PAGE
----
Hospitals have been slow to adopt guidelines from the American Heart Association (AHA) limiting the use of continuous cardiac monitoring for fear of missing important patient cardiac events. A new continuous cardiac monitoring policy was implemented at a tertiary-care hospital seeking to monitor only those patients who were clinically indicated and decrease the number of false alarms in order to improve overall alarm response.Methods
Leadership support was secured, a cross-functional alarm management task force was created, and a system-wide policy was developed based on current AHA guidelines. Process measures, including cardiac monitoring rate, monitored transport rate, emergency department (ED) boarding rate and the percentage of false, unnecessary and true alarms, were measured to determine the policy's impact on patient care. Outcome measures, including length of stay and mortality rate, were measured to determine the impact on patient outcomes.Results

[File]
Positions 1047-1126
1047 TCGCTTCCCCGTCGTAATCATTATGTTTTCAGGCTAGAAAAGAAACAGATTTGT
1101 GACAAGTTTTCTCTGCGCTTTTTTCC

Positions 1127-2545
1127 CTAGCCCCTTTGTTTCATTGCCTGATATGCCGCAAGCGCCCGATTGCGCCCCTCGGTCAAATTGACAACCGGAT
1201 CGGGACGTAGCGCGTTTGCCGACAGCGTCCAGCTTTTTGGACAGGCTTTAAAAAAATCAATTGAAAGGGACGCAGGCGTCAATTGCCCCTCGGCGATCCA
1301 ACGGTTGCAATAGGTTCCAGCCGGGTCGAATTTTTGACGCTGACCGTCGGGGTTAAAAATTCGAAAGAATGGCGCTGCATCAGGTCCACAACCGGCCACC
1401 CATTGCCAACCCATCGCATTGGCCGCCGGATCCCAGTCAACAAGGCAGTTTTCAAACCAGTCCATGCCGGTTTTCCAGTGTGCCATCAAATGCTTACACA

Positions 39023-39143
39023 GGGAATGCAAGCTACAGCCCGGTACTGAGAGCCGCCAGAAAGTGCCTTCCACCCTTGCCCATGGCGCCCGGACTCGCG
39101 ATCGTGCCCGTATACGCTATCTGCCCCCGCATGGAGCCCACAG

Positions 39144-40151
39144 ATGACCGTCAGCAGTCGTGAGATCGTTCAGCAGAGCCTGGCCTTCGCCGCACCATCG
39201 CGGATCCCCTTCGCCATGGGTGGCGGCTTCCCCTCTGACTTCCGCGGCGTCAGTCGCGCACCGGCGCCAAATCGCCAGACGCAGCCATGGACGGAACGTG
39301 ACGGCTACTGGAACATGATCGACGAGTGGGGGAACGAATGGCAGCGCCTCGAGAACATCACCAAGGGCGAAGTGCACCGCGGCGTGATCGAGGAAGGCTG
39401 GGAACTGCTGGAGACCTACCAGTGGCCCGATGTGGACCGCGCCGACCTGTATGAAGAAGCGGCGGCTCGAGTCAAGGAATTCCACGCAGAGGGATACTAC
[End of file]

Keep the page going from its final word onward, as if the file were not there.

Cardiac monitoring rate decreased 53.2% (0.535 to 0.251 per patient day, p<0.001), monitored transport rate decreased 15.5% (0.216 to 0.182 per patient day, p<0.001), ED patient boarding rate decreased 36.6% (5.5% to 3.5% of ED patients, p<0.001) and the percentage of false alarms decreased (18.8% to 9.6%, p<0.001). Neither the length of stay nor mortality changed significantly after the policy was implemented.Conclusions
The observed improvements in process measures coupled with no adverse effects to patient outcomes suggest that the overall system became more resilient to current and emerging demands. This study indicates that when collaboration across a diverse team is coupled with strong leadership support, policies and procedures such as this one can improve clinical practice and patient care.